Wednesday, July 6, 2011

What It Means for a School to Succeed

As is often the case, examining the practices of private schools can shed useful light on those of the public. Accreditors such as NEASC/CIS (the New England Association of Schools and Colleges and the Council of International Schools, which jointly accredit some of the world's best international schools), because they accredit both public and private schools and might be used to accredit that in-between hybrid, charter schools, offer useful insights of admirable flexibility for defining school quality. Importantly, they define success for the schools they accredit both in relation to each school's stated and possibly unique purposes and aims as well as more broadly applicable standards. The former may be idiosyncratic, and specific or even unique for each school; the latter are of more use for a general discussion like this. Synthesizing the accreditation criteria of these groups as well as of other outstanding education providers such as the United World Colleges and European Schools, I have come up with these, which I hope we will use to assess our own success at One World Secondary School and suggest might be used more broadly:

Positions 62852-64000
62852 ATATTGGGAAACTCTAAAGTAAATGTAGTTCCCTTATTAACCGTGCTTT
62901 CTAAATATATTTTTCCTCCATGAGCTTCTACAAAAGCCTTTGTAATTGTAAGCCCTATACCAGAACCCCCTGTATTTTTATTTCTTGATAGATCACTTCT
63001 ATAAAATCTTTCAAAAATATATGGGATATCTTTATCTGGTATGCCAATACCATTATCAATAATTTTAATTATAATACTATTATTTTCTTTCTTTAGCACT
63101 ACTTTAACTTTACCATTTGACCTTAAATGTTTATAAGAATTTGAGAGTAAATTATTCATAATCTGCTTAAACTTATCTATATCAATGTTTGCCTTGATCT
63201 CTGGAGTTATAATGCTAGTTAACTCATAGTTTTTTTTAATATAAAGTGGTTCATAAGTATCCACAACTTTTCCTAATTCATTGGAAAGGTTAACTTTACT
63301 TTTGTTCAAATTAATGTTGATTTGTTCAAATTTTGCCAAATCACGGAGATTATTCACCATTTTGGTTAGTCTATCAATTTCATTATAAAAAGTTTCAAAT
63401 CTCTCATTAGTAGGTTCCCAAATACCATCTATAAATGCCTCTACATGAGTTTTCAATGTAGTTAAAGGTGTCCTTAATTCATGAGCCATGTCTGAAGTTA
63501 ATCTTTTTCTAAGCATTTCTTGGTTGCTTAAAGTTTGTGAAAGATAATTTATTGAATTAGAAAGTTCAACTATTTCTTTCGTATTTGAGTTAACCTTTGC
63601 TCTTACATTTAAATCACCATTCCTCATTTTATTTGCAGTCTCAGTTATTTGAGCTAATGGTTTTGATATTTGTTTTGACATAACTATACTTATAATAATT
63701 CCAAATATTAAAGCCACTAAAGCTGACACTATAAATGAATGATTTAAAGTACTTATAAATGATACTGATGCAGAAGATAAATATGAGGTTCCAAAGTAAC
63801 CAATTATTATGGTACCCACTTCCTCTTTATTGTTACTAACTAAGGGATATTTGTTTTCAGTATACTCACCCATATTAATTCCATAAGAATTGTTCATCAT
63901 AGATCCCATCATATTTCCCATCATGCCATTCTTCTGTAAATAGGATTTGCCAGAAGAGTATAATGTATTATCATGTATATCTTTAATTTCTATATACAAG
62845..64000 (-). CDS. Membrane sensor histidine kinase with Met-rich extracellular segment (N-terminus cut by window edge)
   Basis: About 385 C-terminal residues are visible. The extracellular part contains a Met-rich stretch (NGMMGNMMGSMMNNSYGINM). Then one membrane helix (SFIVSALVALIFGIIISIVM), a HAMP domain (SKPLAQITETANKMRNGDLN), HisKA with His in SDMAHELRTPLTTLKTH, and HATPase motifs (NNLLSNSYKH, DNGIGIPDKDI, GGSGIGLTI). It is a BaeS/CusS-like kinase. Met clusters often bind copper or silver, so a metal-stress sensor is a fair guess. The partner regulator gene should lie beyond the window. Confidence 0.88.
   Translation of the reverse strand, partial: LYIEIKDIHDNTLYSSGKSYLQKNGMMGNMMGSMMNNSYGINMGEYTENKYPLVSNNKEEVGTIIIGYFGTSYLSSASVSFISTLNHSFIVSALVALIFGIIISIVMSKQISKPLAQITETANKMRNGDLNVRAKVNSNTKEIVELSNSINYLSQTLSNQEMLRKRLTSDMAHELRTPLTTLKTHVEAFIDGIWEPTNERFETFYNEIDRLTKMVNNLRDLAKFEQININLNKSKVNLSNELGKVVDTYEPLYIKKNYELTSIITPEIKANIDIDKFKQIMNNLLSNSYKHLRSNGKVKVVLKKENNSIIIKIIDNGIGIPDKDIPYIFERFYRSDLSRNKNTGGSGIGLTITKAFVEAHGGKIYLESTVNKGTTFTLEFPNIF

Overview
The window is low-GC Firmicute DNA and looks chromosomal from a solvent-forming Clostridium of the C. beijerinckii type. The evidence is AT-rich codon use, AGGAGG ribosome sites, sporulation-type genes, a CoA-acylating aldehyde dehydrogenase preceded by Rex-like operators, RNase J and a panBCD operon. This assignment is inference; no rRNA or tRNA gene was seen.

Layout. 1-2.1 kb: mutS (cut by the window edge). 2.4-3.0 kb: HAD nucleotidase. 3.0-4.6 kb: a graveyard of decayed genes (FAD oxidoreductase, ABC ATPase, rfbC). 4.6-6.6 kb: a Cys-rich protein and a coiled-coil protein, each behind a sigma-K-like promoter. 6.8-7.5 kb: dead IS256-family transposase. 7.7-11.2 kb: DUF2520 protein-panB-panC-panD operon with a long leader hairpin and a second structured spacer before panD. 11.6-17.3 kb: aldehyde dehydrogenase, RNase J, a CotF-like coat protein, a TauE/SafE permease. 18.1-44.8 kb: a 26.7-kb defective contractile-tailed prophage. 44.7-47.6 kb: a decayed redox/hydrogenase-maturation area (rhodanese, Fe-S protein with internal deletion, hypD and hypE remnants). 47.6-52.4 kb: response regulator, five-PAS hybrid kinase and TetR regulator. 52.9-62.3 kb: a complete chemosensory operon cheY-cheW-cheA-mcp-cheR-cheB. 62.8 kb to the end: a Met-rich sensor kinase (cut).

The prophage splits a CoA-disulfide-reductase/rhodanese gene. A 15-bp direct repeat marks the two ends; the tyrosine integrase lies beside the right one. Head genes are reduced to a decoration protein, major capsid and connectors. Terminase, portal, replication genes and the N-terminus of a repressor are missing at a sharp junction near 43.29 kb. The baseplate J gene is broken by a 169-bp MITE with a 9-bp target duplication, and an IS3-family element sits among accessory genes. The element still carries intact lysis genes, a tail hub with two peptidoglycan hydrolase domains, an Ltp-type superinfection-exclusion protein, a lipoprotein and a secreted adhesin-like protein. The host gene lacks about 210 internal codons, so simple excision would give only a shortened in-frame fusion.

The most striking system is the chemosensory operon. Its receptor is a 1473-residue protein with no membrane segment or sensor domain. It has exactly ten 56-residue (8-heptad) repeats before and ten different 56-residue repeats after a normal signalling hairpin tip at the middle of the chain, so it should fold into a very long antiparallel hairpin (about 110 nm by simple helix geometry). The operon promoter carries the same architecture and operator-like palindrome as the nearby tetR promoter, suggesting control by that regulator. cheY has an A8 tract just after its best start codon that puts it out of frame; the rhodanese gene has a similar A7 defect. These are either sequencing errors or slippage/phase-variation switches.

I     Philosophy, aims and objectives
II    Governance and management
III   Staff
IV   Students
V    Curriculum
VI   Support for students
VII  Co-curricular and after-school life
VIII Resources
IX   Communications and community partnership

Determination of the extent to which a school is succeeding should be made by both the school community itself and outside inspectors looking at the school in relation to these broad criteria, and the various sub-categories (such as admission rules, under "Students" above) that comprise them, to assure themselves and the public at large that quality outcomes are being successfully attained at the school.

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